Physiological Bases of Acoustic LRT in Nonstutterers, Mild Stutterers, and Severe Stutterers The simple reaction time paradigm, incorporating a variable foreperiod, was used to investigate relative contributions of the respiratory and laryngeal systems to mild and severe stutterers' prolonged acoustic laryngeal reaction time (LRT) values. Prephonatory kinematic data were analyzed in terms of frequency of initiation, timing, and organization of events executed ... Research Article
Research Article  |   December 01, 1987
Physiological Bases of Acoustic LRT in Nonstutterers, Mild Stutterers, and Severe Stutterers
 
Author Affiliations & Notes
  • Ben C. Watson
    University of Connecticut, Storrs; Haskins Laboratories, New Haven
  • Peter J. Alfonso
    University of Connecticut, Storrs; Haskins Laboratories, New Haven
Article Information
Research Articles
Research Article   |   December 01, 1987
Physiological Bases of Acoustic LRT in Nonstutterers, Mild Stutterers, and Severe Stutterers
Journal of Speech, Language, and Hearing Research, December 1987, Vol. 30, 434-447. doi:10.1044/jshr.3004.434
History: Received August 8, 1985 , Accepted February 17, 1987
 
Journal of Speech, Language, and Hearing Research, December 1987, Vol. 30, 434-447. doi:10.1044/jshr.3004.434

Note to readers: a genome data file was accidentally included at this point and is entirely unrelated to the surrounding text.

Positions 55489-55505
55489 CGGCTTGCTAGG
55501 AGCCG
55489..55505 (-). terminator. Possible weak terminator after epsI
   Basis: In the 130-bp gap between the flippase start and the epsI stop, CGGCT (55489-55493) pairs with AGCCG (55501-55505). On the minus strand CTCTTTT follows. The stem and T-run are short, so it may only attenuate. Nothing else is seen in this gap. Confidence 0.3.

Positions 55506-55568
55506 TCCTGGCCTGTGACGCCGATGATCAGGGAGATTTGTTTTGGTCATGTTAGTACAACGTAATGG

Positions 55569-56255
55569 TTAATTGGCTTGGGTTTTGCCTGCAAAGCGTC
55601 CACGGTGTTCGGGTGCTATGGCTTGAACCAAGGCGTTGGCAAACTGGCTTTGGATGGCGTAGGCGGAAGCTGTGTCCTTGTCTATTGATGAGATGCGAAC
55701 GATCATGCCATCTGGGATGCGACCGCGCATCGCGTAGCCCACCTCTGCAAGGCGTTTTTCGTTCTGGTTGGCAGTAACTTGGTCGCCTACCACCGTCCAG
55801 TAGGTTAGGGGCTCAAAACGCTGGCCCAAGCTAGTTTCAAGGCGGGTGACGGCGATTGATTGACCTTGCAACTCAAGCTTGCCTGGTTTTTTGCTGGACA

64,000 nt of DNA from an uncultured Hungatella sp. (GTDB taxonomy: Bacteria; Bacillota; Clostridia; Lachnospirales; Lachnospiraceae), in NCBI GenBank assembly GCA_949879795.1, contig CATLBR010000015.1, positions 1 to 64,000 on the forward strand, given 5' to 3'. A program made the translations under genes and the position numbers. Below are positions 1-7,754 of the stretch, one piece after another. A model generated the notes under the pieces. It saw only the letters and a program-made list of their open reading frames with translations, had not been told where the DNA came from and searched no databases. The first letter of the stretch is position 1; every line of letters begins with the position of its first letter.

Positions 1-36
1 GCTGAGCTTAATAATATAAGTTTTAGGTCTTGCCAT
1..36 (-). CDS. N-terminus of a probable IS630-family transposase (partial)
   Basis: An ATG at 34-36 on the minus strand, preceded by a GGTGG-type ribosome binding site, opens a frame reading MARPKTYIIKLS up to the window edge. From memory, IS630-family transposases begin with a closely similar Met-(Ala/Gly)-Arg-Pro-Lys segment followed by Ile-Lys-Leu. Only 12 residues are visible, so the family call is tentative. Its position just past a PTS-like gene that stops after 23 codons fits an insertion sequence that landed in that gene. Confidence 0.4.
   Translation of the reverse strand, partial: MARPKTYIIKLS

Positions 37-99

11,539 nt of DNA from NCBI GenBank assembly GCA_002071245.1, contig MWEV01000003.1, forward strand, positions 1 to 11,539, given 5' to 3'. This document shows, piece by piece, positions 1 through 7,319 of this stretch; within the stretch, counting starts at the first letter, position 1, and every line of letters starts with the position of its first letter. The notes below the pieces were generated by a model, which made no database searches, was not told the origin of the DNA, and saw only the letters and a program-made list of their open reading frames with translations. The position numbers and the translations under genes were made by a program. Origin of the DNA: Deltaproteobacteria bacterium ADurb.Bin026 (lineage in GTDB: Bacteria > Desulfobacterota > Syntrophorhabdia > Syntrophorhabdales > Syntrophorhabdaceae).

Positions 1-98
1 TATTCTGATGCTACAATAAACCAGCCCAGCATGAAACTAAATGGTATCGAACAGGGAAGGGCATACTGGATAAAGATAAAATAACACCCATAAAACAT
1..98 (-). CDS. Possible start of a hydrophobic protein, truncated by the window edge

History: Received August 8, 1985; Accepted February 17, 1987

The simple reaction time paradigm, incorporating a variable foreperiod, was used to investigate relative contributions of the respiratory and laryngeal systems to mild and severe stutterers' prolonged acoustic laryngeal reaction time (LRT) values. Prephonatory kinematic data were analyzed in terms of frequency of initiation, timing, and organization of events executed to attain the functional physiological targets of respiratory inflation during foreperiods and phonation onset after foreperiods. Acoustic data replicated a previously observed composite stuttering severity and foreperiod effect on stutterers' acoustic LRT values. Kinematic data revealed that, in general, the mild stutterers demonstrated delayed initiation of respiratory events and appropriate organization of respiratory and laryngeal events while the severe stutterers demonstrated delayed initiation of laryngeal events and inappropriate organization of respiratory and laryngeal events. That is, kinematic data both account for group differences in acoustic LRT values as a function of foreperiod and support the notion that differential respiratory and laryngeal deficits underly mild and severe stutterers' prolonged acoustic LRT values.

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